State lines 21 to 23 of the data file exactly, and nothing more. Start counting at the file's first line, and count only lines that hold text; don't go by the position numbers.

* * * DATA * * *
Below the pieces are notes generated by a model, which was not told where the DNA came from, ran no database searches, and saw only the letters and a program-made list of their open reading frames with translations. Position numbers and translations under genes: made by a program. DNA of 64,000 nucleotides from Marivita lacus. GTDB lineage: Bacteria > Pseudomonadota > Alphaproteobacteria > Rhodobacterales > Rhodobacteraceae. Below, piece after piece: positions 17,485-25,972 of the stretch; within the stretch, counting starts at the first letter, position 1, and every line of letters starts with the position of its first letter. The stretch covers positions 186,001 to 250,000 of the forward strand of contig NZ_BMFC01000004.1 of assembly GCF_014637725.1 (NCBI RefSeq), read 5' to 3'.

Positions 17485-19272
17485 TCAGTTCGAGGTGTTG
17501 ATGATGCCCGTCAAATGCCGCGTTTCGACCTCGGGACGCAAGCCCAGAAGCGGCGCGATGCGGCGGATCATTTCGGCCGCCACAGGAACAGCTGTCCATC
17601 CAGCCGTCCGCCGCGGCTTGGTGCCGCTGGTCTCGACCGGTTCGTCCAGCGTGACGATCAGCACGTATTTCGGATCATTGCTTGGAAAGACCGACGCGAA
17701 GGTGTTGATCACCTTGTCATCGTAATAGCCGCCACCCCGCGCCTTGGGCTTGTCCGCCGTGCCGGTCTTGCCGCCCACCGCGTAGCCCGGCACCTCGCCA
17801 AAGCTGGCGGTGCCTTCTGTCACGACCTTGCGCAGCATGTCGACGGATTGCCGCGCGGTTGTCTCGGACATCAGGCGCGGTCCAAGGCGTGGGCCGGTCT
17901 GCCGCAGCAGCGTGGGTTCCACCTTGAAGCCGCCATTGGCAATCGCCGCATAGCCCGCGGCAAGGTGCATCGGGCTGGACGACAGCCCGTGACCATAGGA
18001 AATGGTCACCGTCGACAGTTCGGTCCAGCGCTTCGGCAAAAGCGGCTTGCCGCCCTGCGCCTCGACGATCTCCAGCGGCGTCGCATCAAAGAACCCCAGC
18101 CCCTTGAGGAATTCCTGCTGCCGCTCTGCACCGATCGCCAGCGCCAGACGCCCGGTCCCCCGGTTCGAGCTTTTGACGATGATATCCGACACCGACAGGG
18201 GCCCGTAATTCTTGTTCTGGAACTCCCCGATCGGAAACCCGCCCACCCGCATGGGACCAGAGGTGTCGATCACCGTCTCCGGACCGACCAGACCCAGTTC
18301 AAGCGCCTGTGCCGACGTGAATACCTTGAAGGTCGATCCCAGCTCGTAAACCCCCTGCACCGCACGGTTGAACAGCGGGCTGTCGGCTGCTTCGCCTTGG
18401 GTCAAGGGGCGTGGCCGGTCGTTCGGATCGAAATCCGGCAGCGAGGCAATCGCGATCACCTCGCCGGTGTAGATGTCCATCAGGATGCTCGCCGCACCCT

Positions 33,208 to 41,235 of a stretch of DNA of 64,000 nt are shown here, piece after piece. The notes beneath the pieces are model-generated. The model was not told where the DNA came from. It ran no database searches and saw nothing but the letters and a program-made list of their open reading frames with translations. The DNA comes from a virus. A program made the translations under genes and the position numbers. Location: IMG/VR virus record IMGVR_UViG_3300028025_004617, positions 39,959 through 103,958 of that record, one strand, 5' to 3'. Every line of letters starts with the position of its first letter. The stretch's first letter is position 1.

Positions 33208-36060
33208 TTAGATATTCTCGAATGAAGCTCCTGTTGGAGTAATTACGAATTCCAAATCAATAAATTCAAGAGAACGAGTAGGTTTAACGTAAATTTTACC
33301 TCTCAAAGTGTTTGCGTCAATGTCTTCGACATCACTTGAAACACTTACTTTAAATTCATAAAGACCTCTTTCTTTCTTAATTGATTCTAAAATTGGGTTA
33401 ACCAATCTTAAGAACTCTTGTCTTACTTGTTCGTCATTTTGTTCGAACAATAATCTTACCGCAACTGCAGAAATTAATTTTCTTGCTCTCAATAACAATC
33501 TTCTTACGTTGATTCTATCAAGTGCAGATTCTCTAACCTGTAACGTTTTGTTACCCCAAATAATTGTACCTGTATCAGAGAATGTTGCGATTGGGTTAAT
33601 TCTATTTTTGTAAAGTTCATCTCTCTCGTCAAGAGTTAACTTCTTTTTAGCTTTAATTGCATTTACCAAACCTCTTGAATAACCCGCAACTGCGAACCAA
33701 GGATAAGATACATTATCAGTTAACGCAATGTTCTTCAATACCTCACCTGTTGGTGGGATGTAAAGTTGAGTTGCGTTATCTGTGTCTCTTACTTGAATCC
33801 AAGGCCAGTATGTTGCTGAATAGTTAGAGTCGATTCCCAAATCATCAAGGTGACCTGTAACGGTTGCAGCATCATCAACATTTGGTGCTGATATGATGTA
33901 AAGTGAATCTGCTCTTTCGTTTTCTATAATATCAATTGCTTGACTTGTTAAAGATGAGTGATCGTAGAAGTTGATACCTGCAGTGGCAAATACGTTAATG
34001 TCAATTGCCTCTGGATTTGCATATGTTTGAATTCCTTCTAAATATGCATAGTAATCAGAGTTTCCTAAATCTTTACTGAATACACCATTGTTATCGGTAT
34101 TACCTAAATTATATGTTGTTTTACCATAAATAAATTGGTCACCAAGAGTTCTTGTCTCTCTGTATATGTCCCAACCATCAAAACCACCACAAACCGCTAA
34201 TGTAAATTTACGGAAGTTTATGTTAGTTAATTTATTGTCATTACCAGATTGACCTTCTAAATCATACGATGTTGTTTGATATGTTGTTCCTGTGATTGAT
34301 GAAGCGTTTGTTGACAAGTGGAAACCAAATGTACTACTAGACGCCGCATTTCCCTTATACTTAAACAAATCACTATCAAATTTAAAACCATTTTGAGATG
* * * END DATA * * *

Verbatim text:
33701 GGATAAGATACATTATCAGTTAACGCAATGTTCTTCAATACCTCACCTGTTGGTGGGATGTAAAGTTGAGTTGCGTTATCTGTGTCTCTTACTTGAATCC
33801 AAGGCCAGTATGTTGCTGAATAGTTAGAGTCGATTCCCAAATCATCAAGGTGACCTGTAACGGTTGCAGCATCATCAACATTTGGTGCTGATATGATGTA
33901 AAGTGAATCTGCTCTTTCGTTTTCTATAATATCAATTGCTTGACTTGTTAAAGATGAGTGATCGTAGAAGTTGATACCTGCAGTGGCAAATACGTTAATG